NEW YORK - Magnets fixed to the bottom of plastic pieces first drew Imad Khachan to the game of chess as a 4-year-old in Lebanon.
"It was two lessons," Khachan said, "chess and physics."
Later, a student at NYU in need of money, Khachan took a part-time job at a nearby chess parlor — a gig he later lost, leading him to borrow from his father's retirement to open Chess Forum on the same site of the Thompson Street studio in the West Village where Bobby Fischer and others, grandmaster and amateur alike, used to play for hours.
"Genius is nothing you can produce every day," Khachan said. "It comes maybe every century, half a century."
Khachan speaks in this grand philosophical way, of artistry, romance and sacrifice, of humanity in this city in this country he loves ("When I die," Khachan said, "the one thing I will miss is New York and the New Yorkers."), quoting T.S. Elliot and The Arabian Nights between moves, reminding his opponent chess is a war game and offering endless parallels between that game and life.
"Don't dwell on losses or a sense of being defeated or cheated," he said.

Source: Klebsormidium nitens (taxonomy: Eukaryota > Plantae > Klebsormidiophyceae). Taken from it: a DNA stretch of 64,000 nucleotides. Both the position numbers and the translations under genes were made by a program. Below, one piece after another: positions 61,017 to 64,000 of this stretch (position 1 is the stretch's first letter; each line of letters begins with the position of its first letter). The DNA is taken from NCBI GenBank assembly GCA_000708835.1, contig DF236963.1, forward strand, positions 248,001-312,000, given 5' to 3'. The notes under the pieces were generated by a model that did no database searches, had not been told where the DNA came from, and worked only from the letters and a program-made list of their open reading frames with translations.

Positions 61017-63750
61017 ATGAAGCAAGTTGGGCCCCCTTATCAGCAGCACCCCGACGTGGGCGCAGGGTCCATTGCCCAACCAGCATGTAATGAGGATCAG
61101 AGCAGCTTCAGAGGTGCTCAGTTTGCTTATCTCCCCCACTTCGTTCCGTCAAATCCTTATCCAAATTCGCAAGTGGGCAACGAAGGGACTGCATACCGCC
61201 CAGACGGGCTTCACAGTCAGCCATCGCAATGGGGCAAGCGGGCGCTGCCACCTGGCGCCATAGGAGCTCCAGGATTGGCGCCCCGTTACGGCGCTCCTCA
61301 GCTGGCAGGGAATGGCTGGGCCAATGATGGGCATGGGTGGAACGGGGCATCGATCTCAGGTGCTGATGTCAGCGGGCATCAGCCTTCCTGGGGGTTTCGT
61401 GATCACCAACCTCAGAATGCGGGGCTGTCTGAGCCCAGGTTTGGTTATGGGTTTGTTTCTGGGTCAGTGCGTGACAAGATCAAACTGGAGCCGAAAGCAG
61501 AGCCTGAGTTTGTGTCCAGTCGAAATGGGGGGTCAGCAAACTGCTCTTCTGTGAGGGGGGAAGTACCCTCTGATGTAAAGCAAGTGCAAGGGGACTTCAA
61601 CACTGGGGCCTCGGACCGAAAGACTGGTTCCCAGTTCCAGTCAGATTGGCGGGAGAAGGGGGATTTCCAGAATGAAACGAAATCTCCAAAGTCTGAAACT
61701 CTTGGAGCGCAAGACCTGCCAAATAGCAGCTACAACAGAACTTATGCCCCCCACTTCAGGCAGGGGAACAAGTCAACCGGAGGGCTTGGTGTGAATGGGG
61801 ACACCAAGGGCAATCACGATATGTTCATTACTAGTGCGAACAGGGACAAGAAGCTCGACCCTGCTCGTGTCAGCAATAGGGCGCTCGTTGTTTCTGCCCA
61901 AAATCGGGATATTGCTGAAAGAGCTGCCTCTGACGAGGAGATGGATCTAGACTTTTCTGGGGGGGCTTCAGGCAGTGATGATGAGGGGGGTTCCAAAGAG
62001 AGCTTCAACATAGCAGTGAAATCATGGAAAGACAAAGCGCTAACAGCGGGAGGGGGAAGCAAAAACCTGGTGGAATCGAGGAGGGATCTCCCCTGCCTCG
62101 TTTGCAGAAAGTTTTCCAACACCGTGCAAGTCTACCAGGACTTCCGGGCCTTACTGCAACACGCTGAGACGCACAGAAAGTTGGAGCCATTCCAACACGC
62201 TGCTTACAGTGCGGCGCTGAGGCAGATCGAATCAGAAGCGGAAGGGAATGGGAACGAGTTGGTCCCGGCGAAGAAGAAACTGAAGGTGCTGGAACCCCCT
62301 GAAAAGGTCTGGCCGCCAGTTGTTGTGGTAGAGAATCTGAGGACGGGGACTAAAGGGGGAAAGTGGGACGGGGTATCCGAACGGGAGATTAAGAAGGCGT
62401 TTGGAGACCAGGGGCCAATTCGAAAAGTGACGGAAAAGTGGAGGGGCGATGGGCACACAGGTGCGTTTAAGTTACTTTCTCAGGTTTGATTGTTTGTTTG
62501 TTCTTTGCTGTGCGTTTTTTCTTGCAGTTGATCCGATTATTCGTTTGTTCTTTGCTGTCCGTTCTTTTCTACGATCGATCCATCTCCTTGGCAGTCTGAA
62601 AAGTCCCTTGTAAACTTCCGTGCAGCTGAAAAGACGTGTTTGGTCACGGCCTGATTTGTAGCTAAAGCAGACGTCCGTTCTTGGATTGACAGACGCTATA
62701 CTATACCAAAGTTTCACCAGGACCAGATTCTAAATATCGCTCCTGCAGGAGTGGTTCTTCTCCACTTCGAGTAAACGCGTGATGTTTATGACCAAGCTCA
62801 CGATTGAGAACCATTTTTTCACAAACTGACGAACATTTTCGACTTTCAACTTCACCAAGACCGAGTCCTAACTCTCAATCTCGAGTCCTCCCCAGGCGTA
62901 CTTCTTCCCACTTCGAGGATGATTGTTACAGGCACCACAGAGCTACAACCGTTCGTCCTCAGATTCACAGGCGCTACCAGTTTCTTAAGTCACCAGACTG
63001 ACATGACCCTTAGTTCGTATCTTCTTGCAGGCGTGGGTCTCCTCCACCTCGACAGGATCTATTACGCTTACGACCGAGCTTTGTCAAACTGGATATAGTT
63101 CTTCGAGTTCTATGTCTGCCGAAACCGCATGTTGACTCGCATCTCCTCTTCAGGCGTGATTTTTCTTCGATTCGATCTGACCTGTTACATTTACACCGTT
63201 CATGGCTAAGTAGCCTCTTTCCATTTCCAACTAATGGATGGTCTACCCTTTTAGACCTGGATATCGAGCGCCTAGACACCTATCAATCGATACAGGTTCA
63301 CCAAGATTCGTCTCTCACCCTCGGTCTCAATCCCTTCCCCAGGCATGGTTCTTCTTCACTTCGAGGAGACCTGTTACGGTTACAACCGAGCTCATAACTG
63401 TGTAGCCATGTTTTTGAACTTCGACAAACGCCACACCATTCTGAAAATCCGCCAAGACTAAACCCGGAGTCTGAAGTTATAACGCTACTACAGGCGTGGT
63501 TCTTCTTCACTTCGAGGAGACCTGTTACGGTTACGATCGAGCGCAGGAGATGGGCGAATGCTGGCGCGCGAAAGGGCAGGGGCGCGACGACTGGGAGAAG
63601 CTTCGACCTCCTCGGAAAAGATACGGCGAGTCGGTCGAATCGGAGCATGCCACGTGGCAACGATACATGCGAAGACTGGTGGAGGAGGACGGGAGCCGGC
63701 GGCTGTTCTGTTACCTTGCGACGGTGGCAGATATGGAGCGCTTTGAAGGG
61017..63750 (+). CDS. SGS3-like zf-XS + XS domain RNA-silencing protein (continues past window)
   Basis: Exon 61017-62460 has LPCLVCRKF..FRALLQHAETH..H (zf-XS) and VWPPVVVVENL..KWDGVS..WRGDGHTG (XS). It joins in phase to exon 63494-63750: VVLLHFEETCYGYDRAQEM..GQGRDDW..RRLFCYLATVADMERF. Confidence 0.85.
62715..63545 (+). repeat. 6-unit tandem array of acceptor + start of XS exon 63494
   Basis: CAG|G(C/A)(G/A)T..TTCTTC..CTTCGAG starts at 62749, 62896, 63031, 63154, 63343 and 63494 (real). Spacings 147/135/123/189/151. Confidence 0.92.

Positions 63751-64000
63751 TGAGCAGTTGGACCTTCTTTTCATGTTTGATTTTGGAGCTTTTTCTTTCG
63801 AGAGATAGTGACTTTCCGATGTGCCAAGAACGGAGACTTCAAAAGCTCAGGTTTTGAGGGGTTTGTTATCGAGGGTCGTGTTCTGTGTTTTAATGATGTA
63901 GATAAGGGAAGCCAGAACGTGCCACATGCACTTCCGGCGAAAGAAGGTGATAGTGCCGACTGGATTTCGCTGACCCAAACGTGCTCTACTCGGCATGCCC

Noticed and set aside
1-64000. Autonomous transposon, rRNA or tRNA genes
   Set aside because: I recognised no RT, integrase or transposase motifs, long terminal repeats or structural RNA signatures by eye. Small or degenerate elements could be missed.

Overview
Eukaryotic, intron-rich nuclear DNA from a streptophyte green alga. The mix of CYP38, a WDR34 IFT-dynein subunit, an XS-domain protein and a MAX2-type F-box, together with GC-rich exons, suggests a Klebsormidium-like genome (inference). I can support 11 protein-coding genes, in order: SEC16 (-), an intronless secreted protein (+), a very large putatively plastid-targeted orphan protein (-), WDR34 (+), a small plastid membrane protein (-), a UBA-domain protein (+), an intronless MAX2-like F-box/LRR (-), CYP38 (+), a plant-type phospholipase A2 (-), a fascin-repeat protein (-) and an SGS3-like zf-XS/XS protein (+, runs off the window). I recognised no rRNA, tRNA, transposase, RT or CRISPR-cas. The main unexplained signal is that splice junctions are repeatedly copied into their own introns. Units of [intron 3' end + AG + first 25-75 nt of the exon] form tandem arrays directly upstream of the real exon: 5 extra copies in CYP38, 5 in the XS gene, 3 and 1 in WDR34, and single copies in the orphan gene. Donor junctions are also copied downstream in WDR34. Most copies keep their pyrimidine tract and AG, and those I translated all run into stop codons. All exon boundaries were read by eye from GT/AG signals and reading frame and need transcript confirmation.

The pandemic cheated Chess Forum of in-person competition at a time when the most popular show on Netflix features this 1,400-year-old board game.
"Online playing went through the roof," Khachan said.
Khachan calls the internet its own kind of virus, one that left his the only surviving chess parlor in this city that once allowed him to stay open 24 hours with lines out the door and gave this nation its only world champion.
But in recent years, Chess Forum's seen an increase in younger players from the generation that grew up online, for whom the analog and tangible represent something different.
"They want to go to a place where it's real," Khachan said.
Chess Forum offers that in-person realism, brought to this city for the last 25 years by a man who still plays nine hours a day and calls himself an addict not totally unlike so many of the other amateurs who spent so many hours and sleepless nights in his parlor — players he refers to as the people who make chess.
"The guy who is willing to sacrifice his marriage and his job," Khachan said. "You are devoured by that thing, consumed by that thing. You become chess."
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